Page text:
Amidst the coronavirus pandemic, the Electoral Commission had banned mass gatherings and directed candidates to use media platforms to reach out to their voters.

Museveni is popular in polls

Pre-election opinion polls place President Museveni first with 47% and Kyagulanyi second with 21%.

A presidential candidate in Uganda must receive 50% plus one vote in the election to avoid a run-off vote.

  • Malema addressing a crowd of supporters wearing red clothing (picture-alliance/dpa/C. Tukiri)

    Red is the color of opposition in Africa

    Leader in red

    Julius Malema and his allies founded South Africa’s far-left Economic Freedom Fighters (EFF) party after being expelled by the youth league of the ruling African National Congress in 2013. Malema and his party have since gained wide pan-African appeal.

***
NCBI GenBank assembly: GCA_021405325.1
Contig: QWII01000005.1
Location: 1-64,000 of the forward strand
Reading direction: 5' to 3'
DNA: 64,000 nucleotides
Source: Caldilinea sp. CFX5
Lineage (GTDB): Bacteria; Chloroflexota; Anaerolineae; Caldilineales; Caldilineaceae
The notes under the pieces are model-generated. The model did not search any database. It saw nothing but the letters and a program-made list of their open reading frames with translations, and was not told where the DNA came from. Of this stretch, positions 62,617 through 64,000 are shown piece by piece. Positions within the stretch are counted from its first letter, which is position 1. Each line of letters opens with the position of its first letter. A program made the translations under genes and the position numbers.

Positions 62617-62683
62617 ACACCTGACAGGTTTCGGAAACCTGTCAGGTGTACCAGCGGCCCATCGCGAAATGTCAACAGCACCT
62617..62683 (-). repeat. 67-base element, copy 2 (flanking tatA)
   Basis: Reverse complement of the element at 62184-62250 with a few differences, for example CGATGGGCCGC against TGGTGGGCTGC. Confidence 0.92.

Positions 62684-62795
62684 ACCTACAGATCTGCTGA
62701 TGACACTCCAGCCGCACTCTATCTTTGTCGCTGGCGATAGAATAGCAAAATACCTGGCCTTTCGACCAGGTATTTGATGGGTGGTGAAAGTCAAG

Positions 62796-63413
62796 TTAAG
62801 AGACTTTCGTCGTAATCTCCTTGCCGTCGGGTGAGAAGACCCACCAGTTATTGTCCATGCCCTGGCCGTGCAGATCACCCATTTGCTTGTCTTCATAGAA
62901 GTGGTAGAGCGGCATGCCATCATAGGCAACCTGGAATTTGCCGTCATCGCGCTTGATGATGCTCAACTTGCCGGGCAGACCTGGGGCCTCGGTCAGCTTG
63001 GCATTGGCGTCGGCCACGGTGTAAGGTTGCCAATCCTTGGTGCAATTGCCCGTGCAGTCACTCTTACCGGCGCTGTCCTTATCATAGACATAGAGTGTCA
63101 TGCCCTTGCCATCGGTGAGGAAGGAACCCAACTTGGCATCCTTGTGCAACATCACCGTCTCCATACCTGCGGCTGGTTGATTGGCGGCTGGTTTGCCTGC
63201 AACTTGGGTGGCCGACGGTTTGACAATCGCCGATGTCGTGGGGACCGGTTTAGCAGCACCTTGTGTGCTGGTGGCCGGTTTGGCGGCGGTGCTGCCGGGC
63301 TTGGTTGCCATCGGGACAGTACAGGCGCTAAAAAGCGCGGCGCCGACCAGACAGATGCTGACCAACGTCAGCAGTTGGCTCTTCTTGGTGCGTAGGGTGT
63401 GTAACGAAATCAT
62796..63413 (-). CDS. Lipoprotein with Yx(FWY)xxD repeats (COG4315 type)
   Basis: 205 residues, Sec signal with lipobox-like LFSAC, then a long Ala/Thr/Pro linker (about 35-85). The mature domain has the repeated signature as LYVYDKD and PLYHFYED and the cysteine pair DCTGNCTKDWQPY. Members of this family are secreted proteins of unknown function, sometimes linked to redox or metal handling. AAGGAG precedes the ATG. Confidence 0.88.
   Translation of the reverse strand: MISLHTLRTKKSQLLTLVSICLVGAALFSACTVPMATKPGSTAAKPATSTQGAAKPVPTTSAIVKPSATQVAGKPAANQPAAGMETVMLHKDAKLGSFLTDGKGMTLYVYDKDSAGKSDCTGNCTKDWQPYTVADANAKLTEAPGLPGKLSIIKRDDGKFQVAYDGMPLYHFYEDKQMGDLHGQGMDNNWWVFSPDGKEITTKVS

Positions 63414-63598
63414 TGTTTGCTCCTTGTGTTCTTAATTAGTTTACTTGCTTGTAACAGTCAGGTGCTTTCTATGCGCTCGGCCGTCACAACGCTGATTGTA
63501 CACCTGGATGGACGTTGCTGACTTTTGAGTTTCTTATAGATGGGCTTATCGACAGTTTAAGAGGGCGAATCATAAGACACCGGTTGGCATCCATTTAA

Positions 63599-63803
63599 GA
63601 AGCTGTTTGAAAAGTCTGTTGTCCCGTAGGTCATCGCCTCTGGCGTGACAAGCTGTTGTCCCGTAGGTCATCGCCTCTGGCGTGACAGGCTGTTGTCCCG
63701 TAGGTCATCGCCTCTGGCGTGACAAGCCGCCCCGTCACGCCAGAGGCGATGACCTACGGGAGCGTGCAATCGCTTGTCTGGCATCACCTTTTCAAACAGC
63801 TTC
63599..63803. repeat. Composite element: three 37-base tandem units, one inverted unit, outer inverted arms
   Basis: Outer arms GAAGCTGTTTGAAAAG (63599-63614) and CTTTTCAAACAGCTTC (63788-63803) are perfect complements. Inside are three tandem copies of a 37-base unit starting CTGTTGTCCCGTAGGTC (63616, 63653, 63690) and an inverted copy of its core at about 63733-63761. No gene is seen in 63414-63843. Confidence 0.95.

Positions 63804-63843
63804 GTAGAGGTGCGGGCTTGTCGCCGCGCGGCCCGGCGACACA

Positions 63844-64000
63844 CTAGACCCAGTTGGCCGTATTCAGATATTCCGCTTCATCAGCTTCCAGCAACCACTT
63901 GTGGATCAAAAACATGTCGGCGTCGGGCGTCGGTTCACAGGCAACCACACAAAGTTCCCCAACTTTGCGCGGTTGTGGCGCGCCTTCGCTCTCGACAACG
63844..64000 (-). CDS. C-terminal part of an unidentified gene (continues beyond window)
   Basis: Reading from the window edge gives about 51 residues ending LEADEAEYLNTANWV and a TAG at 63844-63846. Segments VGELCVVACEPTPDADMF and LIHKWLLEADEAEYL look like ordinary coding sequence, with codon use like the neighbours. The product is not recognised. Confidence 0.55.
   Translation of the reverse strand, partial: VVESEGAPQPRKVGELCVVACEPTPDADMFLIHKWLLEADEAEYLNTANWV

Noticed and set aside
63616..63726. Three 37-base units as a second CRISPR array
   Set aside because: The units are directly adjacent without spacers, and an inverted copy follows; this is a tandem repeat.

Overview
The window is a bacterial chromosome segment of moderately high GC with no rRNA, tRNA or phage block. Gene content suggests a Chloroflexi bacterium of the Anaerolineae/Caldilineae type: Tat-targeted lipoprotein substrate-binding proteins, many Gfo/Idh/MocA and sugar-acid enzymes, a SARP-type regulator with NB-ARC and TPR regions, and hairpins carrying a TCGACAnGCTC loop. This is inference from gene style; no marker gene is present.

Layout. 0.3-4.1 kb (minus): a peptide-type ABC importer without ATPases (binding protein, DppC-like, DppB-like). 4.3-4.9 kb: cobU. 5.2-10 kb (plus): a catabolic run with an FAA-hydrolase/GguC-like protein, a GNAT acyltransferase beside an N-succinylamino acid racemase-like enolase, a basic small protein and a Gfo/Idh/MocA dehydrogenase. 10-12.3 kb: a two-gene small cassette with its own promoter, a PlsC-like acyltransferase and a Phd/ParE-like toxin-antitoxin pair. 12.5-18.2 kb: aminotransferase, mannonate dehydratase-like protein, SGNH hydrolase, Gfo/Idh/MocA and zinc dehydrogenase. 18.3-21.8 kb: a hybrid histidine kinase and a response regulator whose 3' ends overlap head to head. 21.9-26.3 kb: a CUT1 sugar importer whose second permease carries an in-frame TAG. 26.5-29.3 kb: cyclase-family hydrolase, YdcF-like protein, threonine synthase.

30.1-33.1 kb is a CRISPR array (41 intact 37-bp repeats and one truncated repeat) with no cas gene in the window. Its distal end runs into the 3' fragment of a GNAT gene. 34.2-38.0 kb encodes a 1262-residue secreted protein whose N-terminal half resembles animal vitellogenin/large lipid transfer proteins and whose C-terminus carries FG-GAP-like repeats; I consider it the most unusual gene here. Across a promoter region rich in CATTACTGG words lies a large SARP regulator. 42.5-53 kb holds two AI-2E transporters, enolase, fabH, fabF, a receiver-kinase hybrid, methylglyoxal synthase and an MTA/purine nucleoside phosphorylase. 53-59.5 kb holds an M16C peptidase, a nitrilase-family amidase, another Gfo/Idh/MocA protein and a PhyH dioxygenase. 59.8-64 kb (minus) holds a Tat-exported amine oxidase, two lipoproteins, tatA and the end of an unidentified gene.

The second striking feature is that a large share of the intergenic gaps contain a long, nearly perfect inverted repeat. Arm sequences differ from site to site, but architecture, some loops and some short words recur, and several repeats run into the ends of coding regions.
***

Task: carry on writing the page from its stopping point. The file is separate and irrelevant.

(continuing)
• Women supporters of the MDC beating pots and pans

    Red is the color of opposition in Africa

    Color for change

    Zimbabwe’s main opposition Movement for Democratic Change (MDC-T) came to prominence at the height of the country’s spiral into an economic downturn from which it is yet to recover. The T in its name is a reference to the party’s late founding leader Morgan Tsvangirai who was detained and tortured by the previous government of Robert Mugabe. MDC gatherings were banned recently.

  • Bobi Wine in a red beret with the logo of his movement

    Red is the color of opposition in Africa

    Ghetto president

    Bobi Wine is the stage name of the leader of Uganda’s People Power Movement, Kyagulanyi Ssetamu Robert. He is a popular musician. Uganda’s long-time President Yoweri Museveni has banned the red beret favored by Wine and his supporters, saying it should be reserved for the military.

  • Nigerian woman Aisha Yusuf taking on Boko Haram

    Red is the color of opposition in Africa

    #BringBackOurGirls